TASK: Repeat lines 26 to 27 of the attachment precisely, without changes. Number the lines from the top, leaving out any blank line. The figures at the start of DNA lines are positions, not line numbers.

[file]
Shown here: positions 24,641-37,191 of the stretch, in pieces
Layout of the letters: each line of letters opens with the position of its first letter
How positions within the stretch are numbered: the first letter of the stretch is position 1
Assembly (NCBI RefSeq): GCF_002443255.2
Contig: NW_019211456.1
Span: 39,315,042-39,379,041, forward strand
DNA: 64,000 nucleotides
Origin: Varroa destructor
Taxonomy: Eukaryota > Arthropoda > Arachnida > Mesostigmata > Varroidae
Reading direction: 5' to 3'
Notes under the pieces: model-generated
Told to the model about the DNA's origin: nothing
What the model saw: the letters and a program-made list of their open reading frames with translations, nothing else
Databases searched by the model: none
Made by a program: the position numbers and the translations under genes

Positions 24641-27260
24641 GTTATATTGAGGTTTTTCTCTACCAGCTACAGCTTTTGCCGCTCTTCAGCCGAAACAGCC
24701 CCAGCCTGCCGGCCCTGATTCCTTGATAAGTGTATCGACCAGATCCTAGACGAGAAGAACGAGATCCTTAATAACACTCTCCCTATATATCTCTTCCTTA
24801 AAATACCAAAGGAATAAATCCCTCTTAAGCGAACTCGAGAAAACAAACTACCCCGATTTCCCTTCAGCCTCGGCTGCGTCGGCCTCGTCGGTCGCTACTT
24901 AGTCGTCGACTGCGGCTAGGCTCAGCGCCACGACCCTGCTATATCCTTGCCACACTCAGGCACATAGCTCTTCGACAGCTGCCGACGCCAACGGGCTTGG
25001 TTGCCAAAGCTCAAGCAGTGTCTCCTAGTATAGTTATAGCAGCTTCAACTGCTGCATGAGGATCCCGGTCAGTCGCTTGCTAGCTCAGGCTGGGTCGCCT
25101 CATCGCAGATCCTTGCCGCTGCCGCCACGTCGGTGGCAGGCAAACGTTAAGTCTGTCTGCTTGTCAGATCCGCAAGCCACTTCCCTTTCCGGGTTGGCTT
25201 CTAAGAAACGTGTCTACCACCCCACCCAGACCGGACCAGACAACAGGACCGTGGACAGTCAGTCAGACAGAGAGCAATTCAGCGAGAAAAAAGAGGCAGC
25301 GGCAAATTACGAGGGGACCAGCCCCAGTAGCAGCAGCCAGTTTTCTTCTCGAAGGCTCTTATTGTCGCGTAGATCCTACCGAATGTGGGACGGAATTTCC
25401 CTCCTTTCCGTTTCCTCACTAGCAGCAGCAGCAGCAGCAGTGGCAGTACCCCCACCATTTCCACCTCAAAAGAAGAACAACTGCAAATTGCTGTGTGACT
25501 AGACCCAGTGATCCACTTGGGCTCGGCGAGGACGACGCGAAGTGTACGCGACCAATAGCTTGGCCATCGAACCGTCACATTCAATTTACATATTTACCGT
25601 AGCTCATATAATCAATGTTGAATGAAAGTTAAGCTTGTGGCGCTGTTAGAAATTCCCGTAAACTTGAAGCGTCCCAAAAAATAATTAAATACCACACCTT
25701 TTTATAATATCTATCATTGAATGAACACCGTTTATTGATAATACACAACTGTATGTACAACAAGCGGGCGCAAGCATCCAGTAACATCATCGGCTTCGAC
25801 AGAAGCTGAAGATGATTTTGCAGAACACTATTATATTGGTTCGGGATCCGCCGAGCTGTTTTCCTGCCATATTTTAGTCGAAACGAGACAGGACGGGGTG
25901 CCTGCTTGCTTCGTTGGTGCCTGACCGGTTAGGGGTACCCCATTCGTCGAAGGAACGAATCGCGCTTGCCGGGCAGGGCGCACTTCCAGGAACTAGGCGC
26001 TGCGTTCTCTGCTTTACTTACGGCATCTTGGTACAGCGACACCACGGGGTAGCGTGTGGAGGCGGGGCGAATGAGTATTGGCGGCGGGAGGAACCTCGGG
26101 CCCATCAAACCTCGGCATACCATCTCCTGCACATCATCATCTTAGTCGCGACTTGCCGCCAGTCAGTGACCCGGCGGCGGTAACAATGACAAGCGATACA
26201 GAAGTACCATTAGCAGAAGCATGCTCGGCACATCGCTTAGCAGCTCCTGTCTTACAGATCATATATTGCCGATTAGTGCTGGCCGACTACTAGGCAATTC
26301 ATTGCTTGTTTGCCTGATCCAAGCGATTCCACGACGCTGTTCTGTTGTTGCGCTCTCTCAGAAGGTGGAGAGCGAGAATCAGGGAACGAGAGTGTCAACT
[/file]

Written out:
25501 AGACCCAGTGATCCACTTGGGCTCGGCGAGGACGACGCGAAGTGTACGCGACCAATAGCTTGGCCATCGAACCGTCACATTCAATTTACATATTTACCGT
25601 AGCTCATATAATCAATGTTGAATGAAAGTTAAGCTTGTGGCGCTGTTAGAAATTCCCGTAAACTTGAAGCGTCCCAAAAAATAATTAAATACCACACCTT